Ontario – The Fall Of Ontario – Rising Debt Crisis

Stefen Molyneaux takes a look at the fall of Ontario under the Liberal Party and the rise of the provincial debt.  Nobody is talking about the huge level of debt that Ontario now has.  In fact, all three major political parties are planning on increasing that debt well…forever.  Nobody has a plan to balance the provincial budget let alone pay any of that debt back.

Some examples of the debt servicing issues

  • Debt servicing is Ontario’s fourth largest cost after healthcare, education and social services
  • It consumes 88% of the $13.9 billion in annual Ontario corporate taxes
  • Interest payments are exactly half of the $24 billion education budget
  • Some of Ontario’s debt is locked in at low interest rates – but up to 40% of Ontario’s $311.7 billion debt will come due during the next governmental term

and there is more. Lots more.  Why is the provincial debt not the number one issue during this election campaign?  Nooo, in fact everyone wants to add MORE debt!  More free stuff!

There is no such thing as FREE stuff.  Someone is paying for that stuff.

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2 Responses

  1. Mr Coco
    Mr Coco at | | Reply

    Its long past pitchforks and piano wire time. Long past.

  2. James Clayton
    James Clayton at | | Reply

    As you said, all three major political parties are planning on increasing that debt forever. And debt servicing is Ontario’s fourth largest cost.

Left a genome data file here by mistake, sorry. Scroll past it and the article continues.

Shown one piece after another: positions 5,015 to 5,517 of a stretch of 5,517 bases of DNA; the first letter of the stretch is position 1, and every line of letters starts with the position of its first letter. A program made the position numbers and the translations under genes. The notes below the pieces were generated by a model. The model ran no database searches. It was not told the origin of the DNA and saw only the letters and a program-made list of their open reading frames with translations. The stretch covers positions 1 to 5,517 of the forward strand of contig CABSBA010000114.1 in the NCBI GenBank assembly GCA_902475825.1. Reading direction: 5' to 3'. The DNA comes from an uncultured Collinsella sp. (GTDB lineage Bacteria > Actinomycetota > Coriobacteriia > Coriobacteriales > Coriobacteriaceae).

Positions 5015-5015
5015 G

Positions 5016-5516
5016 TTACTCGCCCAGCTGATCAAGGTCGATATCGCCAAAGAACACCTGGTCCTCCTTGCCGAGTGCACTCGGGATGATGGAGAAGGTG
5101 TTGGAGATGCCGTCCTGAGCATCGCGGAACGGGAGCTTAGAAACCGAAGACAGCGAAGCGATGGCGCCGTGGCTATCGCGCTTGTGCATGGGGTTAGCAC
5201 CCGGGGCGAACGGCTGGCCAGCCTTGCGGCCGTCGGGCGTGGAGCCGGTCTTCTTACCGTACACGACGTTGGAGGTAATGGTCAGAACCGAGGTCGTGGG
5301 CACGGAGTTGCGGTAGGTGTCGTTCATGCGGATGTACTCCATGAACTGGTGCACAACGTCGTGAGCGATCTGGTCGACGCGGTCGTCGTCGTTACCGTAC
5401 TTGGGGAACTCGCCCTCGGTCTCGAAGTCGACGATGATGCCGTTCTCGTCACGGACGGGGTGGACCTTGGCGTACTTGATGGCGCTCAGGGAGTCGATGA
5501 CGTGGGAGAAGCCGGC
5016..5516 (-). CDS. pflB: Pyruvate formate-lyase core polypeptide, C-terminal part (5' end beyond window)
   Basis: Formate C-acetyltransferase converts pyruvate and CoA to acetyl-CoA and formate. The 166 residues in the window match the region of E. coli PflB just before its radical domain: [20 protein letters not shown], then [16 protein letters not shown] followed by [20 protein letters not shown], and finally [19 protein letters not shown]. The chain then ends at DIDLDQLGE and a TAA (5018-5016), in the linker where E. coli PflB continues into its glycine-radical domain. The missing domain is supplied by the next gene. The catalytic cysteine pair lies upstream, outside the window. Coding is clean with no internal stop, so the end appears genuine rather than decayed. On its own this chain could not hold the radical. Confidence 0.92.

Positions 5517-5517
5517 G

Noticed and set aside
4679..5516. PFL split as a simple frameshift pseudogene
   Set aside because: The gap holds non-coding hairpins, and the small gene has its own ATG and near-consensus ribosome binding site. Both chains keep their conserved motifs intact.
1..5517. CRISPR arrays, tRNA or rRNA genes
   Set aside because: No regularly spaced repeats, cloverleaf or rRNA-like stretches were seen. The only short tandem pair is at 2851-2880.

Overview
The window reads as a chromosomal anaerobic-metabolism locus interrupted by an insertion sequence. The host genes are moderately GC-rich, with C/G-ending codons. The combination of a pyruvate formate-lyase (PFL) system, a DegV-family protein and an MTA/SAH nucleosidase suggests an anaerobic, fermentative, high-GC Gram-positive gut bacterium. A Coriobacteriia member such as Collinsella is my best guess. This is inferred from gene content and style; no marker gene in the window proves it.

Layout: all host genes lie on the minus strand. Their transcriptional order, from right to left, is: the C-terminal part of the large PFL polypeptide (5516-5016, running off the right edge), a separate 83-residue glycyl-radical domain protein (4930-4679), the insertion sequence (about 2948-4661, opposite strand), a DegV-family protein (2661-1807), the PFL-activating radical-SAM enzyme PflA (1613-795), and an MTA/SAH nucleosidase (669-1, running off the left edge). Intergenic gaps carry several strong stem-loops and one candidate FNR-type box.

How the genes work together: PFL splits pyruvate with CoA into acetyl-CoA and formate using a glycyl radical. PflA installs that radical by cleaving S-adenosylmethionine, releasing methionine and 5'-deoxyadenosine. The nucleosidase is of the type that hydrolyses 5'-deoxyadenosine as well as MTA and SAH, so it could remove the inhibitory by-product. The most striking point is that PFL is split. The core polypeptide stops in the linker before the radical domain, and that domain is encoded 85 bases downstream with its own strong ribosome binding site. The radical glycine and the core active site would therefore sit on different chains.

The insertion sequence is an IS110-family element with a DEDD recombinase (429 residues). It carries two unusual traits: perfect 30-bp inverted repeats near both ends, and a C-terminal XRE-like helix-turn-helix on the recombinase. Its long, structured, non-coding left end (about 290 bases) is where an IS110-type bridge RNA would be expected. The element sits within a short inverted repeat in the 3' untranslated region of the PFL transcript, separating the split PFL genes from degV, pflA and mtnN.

But we have to keep in mind that every dollar is “borrowed” into existence as interest-bearing debt.
    Politicians speak as if money is still something tangible that can be physically deposited or borrowed, but money in the present system is basically credit; it is generated with a few clicks of a keyboard by making digital accounting entries. Legal tender notes and coins are merely tokens of credit.
    The financial institutions basically create money by extending our collective credit to us—but all of this money is created as interest-bearing debt. That’s where the real problem begins. Total aggregate debt, including principal and interest, is always more than the entire amount of money in existence.
    Governments and banks depend on each other. The banks simply allocate some of our collective credit to government; this creates more money for politicians to spend. Governments have the option of letting their debts grow without any fear that the banks will step in and shut them down. The banks can keep providing additional money—as long as we keep paying the interest.
    Taxpayers, consumers and businesses in Canada are collectively spending billions each year in interest payments.
    To make matters worse, inflation is like a hidden tax that erodes the purchasing power of every dollar.
    The monetary system is an instrument of control that is designed to confiscate and concentrate wealth. This restricts legitimate economic activity, drives unsustainable economic growth, contributes to involuntary unemployment, and keeps us in a collective state of perpetual debt.
    Money nowadays is credit. We can take control of our credit to facilitate the exchange of our goods and services.
    I highly recommend The End of Money and the Future of Civilization by Thomas Greco. He describes the problems with the monetary system and suggests some possible solutions, including mutual credit clearing. Chapter 19 even outlines the role that governments could play in establishing economic and financial stability.

    James Clayton

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